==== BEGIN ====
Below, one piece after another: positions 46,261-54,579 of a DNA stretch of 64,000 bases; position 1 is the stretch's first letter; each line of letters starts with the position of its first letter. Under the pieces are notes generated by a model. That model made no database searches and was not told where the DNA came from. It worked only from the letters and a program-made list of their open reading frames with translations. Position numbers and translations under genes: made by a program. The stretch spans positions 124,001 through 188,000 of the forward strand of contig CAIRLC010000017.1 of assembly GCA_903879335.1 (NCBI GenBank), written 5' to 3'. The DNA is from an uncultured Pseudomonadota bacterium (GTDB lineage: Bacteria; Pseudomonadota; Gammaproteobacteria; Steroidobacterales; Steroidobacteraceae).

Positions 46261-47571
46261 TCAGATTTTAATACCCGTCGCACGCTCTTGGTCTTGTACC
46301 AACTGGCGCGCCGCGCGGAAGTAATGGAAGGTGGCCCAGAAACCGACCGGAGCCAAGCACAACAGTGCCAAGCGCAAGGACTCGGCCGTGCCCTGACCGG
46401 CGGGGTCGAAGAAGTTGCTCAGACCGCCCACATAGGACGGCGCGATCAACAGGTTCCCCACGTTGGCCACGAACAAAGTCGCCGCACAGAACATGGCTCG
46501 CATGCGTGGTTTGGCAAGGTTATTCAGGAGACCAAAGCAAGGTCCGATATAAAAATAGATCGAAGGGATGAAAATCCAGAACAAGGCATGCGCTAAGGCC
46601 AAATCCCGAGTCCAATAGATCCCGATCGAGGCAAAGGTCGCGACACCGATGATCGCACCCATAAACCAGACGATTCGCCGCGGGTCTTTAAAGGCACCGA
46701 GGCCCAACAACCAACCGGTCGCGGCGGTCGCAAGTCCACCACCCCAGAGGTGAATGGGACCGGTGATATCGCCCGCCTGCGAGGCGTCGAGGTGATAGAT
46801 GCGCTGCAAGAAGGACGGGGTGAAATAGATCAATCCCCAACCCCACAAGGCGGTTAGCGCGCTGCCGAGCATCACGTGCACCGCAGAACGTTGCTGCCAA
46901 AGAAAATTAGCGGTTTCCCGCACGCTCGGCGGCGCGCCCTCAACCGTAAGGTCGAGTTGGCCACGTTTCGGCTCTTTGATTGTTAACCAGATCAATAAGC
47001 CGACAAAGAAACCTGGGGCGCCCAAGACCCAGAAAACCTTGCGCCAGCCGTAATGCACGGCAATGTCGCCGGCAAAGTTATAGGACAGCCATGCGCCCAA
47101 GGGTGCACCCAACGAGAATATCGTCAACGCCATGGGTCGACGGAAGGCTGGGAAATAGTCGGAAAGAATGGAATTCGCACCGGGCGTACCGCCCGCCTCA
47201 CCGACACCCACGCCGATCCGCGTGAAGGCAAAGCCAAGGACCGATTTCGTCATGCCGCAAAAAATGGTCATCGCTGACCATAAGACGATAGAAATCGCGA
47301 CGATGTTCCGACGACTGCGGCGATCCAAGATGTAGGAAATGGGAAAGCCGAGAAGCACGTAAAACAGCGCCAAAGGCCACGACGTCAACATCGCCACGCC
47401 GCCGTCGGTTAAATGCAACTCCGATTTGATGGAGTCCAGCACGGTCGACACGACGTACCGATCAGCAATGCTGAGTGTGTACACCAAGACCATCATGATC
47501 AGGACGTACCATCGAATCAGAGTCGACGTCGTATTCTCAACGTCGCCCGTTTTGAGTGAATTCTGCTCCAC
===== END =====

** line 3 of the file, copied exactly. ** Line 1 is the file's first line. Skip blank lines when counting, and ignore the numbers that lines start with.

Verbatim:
46261 TCAGATTTTAATACCCGTCGCACGCTCTTGGTCTTGTACC